Saturday, April 7, 2012

Top 100 -- II

You have before your eyes, gentle reader, the 200th post of my blog about the ten-year reading plan I made for myself. Last June, for the 100th post, I thought first about listing my hundred favorite books, but decided that compiling the list was too daunting a task. In the end I opted for writing a short paragraph on seven of the books I think about the most. Today, I want to write about seven more. The list includes some that are usually considered among the Great Books and some that aren’t, but I love them all and think about them often.

• Norton Juster, The Phantom Tollbooth. This wonderful children’s book has a message: that learning is rewarding because words and numbers carry treasures. I agree with the message, but I love the book most when it demonstrates its message with creative wordplay rather than preaching its message. I rarely hear the phrases “jump to conclusions” or “see things from my point of view” without thinking of Juster’s literal interpretations.

• David McCullough, John Adams. I’ve read this book twice and watched the miniseries, and Adams’s intelligence, courage, and political savvy still astound me. It’s dangerous for me to think about John Adams too much, because he makes me want to fight for the sake of principle and forget the last phrase of the Serenity Prayer. Nevertheless, I do often think about Adams taking John Quincy with him to Europe for several years and homeschooling him in Latin, history, and mathematics. The Adams kids that didn’t get to go with their dad all led tragic lives, while Quincy rose to the Presidency, recognized as perhaps the most educated man in the United States.

• Charles Dickens, Oliver Twist. The best sequence in this classic deals with the phantom of guilt that hovers behind Bill Sikes's head after he kills poor Nancy. Sikes constantly senses someone staring at the back of his head, but can’t see the phantom because it turns along with his head and stays ever behind him. Sikes rolls on the ground on his back in an attempt to smash the looming presence, but to no avail. Brilliant! No matter what anyone says, guilt is not just a feeling.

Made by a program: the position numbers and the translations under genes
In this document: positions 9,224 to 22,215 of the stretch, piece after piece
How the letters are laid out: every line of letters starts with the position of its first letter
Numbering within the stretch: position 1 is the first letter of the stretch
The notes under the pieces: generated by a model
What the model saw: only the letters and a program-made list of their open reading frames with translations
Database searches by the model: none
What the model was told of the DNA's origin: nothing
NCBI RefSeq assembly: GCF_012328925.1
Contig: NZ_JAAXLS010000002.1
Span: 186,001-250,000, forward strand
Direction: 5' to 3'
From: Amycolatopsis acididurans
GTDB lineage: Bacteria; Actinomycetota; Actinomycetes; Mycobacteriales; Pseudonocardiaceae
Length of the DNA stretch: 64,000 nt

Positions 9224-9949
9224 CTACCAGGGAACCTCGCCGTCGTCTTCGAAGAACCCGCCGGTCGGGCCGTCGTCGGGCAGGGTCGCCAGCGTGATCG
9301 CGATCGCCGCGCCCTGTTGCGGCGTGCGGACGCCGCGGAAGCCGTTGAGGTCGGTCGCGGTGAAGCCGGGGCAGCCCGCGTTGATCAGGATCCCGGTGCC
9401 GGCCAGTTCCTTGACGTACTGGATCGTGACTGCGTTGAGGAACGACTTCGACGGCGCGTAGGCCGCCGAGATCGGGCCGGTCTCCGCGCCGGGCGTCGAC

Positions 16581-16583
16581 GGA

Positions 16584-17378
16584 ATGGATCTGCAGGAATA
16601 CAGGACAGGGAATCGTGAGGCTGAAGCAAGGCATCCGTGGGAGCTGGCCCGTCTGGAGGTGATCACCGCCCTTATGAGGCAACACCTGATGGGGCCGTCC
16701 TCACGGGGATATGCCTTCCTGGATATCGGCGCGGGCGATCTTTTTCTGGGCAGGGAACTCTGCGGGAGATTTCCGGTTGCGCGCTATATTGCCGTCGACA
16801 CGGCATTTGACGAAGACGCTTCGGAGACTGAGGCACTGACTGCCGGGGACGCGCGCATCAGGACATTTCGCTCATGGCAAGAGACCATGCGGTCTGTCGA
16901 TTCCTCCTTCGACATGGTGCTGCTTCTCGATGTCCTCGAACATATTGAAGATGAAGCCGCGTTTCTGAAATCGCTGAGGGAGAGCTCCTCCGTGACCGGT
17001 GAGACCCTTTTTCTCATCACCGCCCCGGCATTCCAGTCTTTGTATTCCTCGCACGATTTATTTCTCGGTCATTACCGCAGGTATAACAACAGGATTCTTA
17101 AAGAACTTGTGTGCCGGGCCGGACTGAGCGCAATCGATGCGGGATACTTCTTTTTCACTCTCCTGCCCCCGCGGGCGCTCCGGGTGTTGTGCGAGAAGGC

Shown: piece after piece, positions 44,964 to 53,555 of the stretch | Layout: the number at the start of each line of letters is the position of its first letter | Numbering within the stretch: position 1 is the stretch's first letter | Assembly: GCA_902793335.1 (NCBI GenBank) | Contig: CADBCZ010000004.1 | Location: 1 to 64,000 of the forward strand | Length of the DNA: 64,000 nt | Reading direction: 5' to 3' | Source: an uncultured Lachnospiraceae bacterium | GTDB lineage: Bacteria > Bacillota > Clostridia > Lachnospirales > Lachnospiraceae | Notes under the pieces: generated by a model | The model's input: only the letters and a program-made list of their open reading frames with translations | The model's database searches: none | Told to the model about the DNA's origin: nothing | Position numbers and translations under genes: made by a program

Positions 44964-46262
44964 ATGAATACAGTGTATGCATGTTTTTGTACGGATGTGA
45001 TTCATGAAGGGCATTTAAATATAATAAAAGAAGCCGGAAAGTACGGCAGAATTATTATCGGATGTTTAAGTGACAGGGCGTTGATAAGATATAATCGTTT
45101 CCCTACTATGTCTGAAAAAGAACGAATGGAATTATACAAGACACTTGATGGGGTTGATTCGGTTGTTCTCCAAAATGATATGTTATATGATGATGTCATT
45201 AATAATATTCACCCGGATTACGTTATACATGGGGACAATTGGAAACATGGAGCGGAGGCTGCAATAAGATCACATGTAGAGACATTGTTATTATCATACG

• François Rabelais, Gargantua and Pantagruel. This series of novels is crude, crazy, cracked, crabby, crafty, cringeworthy, creepy, crooked, cryptic, creaky, and crusty. But it got me attuned to the power of creative, crebrous lists.

• Doris Kearns Goodwin, Wait Till Next Year. This loving memoir of a Brooklyn girl who grew up a Dodgers fan tells some deeply touching stories: Doris becoming an historian because of her love of keeping score and recreating games for her father, her girlfriend who became depressive because she grew tall, and of course the glorious 1955 World Series, when “next year” finally came to pass. But the most amazing story involves young Doris hearing of a nearby train crash and sneaking out of her bedroom to baptize the dying victims.

• Laurence Sterne, Tristram Shandy. One of the funniest books I’ve ever read, Sterne’s classic offers the first-person attempt of the title character to recount every detail of his life. Naturally the attempt fails, but what with all his explanations and sidetracks, Tristram barely even gets to his birth. He tells us that his Uncle Toby often whistles “Lillibullero” when he gets frustrated, so three-fourths of the way through the book, where Tristram himself gets frustrated by his failures to make his autobiography progress, he presents, as a full “chapter,” the score to “Lillibullero.”

• James Michener, Alaska. I’ve known a few teachers who have gone to Alaska for a while because the state pays teachers so well. (They spend a lot of their oil money on education. Imagine.) I’ve been tempted to try it myself a time or two. The last story in Michener’s Michenerian saga tells of a young woman who responds to a job opening in a small Alaskan town above the Arctic Circle, a town that boasts of a new, seven-million-dollar school building (in the 1970s). She moves to her new home and finds everyone kind and helpful and grateful, but when they show her a small two-room schoolhouse made of concrete blocks, she asks about the new, seven-million-dollar facility. Her guide responds, “Do you have any idea how much it costs to ship concrete blocks above the Arctic Circle?”

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